Figure 5. Functional classes of the most frequent protein folds of K-12. Heat-map of occurrence of the most frequent and rare folds in different topology classes. (A) Left: cartoon representation of percentages depicted in the heat map (B–D on the left). Percentage of folds that represent ≥3% of all the folds found in each topology class (cytoplasmome, IMP, secretome without OMPs or OMPs). Such folds are included in panels (B,D). Right: cartoon representation of the numbers depicted in the table on the right. Each number is how many proteins were found having the respective fold. Empty cells when no proteins were found with that fold. (B) Nineteen soluble folds are shown that each represent ≥3% of folds found in a specific topology group. Left: fold abbreviation; right: full name. On the very right the sum of proteins having each fold is indicated. The absolute number of folds found in each subcellular topology group is noted in the upper white box and its corresponding percentage below it in the bottom white box. The upper white box on the right depicts the total protein sum in each topology. (C) The sum of four classes of folds that are rare and their distribution in the topology groups. (D) The membrane folds that represent minimum 3% of folds found in different topology groups. IMP, inner membrane proteins; OMP, outer membrane proteins; N/A, none found.
Translation Rate and Protein Abundance
Translation rates and folding speed finely tune cellular folding versus aggregation (Buhr et al., 2016). Translation decoding time and, therefore, translation efficiency (i.e., translation rate normalized per protein abundance, see section “Materials and Methods”), is comparable between secretome and cytoplasmome-encoding mRNAs (Supplementary Figure S2B; Dana and Tuller, 2014), while IM proteins, have much lower translation efficiency and higher decoding times (Supplementary Figure S2B). This has been also associated with low solubility (Niwa et al., 2009) and may offer more SRP interaction opportunities (see below).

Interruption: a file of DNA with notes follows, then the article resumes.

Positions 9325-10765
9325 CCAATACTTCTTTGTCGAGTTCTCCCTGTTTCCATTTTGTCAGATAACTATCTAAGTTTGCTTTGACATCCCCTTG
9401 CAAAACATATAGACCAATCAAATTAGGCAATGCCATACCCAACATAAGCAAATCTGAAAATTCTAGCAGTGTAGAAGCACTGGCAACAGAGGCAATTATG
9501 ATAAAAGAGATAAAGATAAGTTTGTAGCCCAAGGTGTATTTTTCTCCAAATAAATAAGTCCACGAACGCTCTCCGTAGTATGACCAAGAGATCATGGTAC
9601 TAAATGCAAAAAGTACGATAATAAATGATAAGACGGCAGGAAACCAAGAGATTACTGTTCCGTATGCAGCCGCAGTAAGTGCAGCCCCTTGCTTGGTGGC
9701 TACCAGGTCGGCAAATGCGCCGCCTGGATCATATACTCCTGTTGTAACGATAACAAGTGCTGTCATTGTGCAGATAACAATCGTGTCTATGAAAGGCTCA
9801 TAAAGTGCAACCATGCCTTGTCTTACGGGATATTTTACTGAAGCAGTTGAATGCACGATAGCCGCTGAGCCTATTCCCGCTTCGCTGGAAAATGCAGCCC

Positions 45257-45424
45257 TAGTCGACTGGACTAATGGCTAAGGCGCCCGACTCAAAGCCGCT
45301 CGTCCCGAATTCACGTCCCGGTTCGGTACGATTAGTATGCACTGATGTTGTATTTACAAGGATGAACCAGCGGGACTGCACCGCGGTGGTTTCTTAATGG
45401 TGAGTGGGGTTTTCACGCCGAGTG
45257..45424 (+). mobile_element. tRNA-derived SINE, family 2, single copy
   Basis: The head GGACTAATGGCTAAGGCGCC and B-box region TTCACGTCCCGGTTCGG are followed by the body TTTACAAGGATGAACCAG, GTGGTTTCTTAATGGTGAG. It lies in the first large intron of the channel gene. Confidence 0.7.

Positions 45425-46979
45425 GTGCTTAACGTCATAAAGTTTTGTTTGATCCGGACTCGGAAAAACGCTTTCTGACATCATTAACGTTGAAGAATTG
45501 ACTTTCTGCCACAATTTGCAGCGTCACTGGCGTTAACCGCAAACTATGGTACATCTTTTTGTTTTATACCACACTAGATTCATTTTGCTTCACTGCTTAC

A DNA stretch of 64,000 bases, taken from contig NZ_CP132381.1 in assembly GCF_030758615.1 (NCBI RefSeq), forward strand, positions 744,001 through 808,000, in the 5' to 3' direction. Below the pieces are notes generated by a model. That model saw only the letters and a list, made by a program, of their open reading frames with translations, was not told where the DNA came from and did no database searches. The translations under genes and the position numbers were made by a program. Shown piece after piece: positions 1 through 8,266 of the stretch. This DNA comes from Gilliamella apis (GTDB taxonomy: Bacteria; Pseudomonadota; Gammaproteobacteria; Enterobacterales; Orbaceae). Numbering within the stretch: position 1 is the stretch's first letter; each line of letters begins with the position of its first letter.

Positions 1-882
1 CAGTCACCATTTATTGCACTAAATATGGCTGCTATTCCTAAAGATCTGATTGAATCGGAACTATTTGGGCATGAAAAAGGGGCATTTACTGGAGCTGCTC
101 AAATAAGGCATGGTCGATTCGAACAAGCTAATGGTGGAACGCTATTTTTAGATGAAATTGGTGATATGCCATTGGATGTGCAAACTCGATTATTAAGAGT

Protein abundance influences aggregation and may lead to co-evolved properties and has been quantified in E. coli under multiple growth regimes (Lill et al., 1988; Matsuyama et al., 1992; Taniguchi et al., 2010; Soufi et al., 2015; Schmidt et al., 2016; Caglar et al., 2017). The 2354 proteins (57% of the total proteome) of K-12 strain BW25113, a close relative of MG1655, were quantified (Grenier et al., 2014). Here, we extrapolated the abundance of 2353 homolog proteins in MG1655, in 13 conditions that did not involve stress or protracted growth (Figure 6A and Supplementary Table S15). Cytoplasmic and secreted protein concentrations are similar, while IM proteins are found at much lower levels (Supplementary Table S3; Wang et al., 2015; Schmidt et al., 2016).
Figure 6. Change in protein abundance across different media. (A) Change in protein abundance plotted using variability score (see section “Materials and Methods”) for each protein. Proteins were classified in the indicated groups. (B) Protein features quantified for each group. Statistical analysis was done using Kruskal–Wallis Test or Fisher’s exact test: ∗p < 0.05; ∗∗p < 0.01; ∗∗∗p < 0.001 for the comparison between very low and high score groups. aas, amino acids.
A variability score (VS, see Supplementary Materials and Methods) was used to define four classes of protein abundance change: very low, low, moderate and high (Figure 6A). The abundance of 10.4% of the proteome remains constant (Figure 6A, very low), and of 8.6% changes substantially. The variable abundance proteins are less commonly essential, include many IM proteins, are less efficiently translated and are the least abundant (Figure 6B; Serohijos et al., 2012). Many transporters and metabolic enzymes of highly variable abundance, are activated in LB more than in the minimal medium supplied with a single carbon source. Proteins that undergo little abundance changes among different growth conditions are shorter, have more acidic and charged amino acids, lower pI and higher disorder and include many cytoplasmic proteins (79.5%) compared to the highly variable abundance group, while secretome proteins are distributed equally in all groups (Figure 6B).